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|S E A R C H D V D B e a v e r|
Sunday Bloody Sunday [Blu-ray]
(John Schlesinger, 1971)
Review by Gary Tooze
Video: Criterion Collection Spine #629 / BFI
Region: 'A' / 'B' (as verified by the Momitsu region FREE Blu-ray player)
Runtime: 1:50:26.036 / 1:50:02.470
Disc Size: 46,580,343,027 bytes / 47,451,695,591 bytes
Feature Size: 32,368,115,712 bytes / 29,717,821,440 bytes
Video Bitrate: 34.97 Mbps / 29.99 Mbps
Chapters: 27 / 6
Case: Standard Blu-ray case / Transparent case
Release date: October 23rd, 2012/ March 16th, 2020
Aspect ratio: 1.66:1
Resolution: 1080p / 23.976 fps
Video codec: MPEG-4 AVC Video
LPCM Audio English 1152 kbps 1.0 / 48 kHz / 1152 kbps / 24-bit LPCM Audio English 2304 kbps 2.0 / 48 kHz / 2304 kbps / 24-bit
Dolby Digital Audio English 256 kbps 2.0 / 48 kHz / 256 kbps
LPCM Audio English 1536 kbps 2.0 / 48 kHz / 1536 kbps / 16-bit
English (SDH), none
• New video interviews with actor Murray Head (7:31), Billy Williams
production designer Luciana Arrighi (9:34)
Feature commentary by Amy Simmons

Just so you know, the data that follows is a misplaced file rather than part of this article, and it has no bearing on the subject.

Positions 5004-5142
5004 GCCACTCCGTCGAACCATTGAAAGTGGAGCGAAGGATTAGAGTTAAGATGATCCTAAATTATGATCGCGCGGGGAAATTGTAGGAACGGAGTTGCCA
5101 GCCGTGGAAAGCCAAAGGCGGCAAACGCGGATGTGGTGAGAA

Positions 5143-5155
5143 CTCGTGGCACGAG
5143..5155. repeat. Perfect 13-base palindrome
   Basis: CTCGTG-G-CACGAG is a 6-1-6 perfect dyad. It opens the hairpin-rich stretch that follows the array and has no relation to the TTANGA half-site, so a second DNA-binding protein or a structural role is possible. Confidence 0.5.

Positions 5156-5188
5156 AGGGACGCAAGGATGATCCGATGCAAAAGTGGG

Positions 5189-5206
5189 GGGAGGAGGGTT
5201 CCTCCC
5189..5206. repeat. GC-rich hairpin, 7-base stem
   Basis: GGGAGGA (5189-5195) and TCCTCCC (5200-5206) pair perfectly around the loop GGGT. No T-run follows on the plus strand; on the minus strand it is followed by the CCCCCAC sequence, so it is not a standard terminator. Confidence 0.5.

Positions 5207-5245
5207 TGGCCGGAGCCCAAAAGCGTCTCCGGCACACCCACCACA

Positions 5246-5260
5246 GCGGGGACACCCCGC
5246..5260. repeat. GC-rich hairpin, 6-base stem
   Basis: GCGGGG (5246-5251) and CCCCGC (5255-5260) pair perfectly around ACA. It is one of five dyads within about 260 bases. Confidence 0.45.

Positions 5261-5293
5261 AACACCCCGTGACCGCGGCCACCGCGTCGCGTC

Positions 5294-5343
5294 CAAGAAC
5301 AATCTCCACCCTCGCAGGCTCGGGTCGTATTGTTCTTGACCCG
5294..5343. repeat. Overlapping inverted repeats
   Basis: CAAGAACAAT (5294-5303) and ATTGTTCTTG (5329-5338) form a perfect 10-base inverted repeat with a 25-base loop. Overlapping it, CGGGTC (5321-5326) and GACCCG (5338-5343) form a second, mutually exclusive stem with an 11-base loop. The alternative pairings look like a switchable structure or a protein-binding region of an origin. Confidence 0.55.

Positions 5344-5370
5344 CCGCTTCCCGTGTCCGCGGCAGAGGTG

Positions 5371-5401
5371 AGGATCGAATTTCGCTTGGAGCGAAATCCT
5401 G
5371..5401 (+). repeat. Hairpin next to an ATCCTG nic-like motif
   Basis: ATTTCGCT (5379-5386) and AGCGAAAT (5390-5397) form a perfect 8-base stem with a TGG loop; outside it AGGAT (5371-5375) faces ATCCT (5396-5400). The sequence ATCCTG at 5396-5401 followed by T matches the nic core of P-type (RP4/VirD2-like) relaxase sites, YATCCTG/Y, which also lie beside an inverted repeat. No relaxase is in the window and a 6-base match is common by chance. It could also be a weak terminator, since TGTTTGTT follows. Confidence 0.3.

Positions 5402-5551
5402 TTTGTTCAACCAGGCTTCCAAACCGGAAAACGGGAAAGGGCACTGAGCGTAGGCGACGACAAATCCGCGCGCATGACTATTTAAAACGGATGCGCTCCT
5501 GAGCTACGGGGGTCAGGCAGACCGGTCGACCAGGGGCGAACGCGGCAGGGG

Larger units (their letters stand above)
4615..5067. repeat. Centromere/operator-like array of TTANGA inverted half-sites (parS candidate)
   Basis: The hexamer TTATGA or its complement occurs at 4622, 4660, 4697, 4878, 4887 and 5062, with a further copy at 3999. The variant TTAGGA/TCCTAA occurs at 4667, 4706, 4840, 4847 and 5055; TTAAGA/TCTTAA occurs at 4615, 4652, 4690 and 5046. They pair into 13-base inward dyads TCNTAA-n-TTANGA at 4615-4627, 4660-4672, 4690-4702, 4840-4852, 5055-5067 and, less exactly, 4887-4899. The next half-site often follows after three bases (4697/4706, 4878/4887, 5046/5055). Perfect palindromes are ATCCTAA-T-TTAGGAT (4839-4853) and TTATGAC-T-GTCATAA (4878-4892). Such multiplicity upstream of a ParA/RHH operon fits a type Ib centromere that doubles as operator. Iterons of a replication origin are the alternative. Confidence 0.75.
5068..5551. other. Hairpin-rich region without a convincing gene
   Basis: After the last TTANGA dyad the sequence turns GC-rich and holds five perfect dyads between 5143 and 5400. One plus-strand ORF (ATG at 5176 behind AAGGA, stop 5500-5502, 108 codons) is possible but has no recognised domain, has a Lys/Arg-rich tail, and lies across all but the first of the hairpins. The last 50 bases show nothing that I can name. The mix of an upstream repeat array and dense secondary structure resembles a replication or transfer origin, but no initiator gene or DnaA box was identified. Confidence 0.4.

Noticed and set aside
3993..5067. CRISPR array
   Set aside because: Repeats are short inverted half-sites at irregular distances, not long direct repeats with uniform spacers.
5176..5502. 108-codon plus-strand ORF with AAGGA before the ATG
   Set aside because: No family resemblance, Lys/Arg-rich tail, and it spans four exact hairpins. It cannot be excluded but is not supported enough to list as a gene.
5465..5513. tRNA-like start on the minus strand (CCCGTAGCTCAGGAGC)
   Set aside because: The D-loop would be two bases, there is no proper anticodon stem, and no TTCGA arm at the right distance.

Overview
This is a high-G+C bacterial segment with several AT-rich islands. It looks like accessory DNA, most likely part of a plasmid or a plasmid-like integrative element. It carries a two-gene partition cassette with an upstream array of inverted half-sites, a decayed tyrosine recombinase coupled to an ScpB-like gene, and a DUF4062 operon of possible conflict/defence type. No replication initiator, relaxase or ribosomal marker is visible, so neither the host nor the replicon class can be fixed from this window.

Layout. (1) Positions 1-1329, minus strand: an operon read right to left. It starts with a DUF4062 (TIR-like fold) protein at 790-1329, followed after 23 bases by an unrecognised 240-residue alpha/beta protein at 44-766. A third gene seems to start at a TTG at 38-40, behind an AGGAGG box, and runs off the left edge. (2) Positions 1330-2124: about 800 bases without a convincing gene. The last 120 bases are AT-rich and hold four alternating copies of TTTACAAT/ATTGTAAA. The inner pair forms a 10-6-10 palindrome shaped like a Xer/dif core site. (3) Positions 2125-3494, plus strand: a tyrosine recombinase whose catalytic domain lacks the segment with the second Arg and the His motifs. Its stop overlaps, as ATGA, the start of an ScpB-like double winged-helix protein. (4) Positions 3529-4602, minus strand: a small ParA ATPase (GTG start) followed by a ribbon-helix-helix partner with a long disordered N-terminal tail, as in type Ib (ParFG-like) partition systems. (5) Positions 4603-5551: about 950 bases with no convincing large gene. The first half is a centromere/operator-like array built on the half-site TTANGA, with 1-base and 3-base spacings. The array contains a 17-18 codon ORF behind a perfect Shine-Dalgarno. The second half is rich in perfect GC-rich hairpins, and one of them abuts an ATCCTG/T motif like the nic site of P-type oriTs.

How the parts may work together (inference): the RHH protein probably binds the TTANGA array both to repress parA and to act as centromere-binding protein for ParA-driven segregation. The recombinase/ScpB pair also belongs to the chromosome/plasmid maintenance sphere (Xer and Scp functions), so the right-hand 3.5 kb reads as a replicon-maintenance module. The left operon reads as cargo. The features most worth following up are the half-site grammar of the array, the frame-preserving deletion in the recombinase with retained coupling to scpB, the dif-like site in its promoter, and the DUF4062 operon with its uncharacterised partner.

(2020): the author and critic on the film and its radical
take on 1970s sexuality
Description:John Schlesinger followed his iconic Midnight Cowboy with this deeply personal take on love and sex. Sunday Bloody Sunday depicts the romantic lives of two Londoners, a middle-aged doctor and a prickly thirty-something divorcée—played with great sensitivity by Peter Finch and Glenda Jackson—who are sleeping with the same handsome young artist (Murray Head). A revelation in its day, this may be the seventies’ most intelligent, multi-textured film about the complexities of romantic relationships.
This British film examines the choices individuals must make when confronted with a romantic relationship which is rewarding but does not offer them everything they want. In this sympathetic and psychologically precise drama, Alexandra Greville (Glenda Jackson), "Alex" to her friends, has a younger man as her sometime lover, the young sculptor Bob Elkin (Murray Head). Elkin is completely open about the fact that he is also the lover of her acquaintance, Dr. Daniel Hirsch (Peter Finch). These relationships continue in some kind of equilibrium until Alex and Bob agree to house-sit the children of a couple known to the three of them. In their roles, neither Head nor Finch "swished," or otherwise catered to homosexual stereotypes, and theirs was considered to be a groundbreaking, sympathetic portrayal of this kind of relationship, not condescending in any way. One highlight of the film is a scene in which Dr. Hirsch attends the Bar Mitzvah of his nephew. This critically well-received movie was unexpectedly successful at the box office. The film's director and screenwriter, as well as Jackson and Finch, were nominated for Academy Awards.Excerpt from MRQE located HERE
Sunday, Bloody Sunday is Schlesinger's (Darling,
wisest, least sentimental film, an almost perfect realization of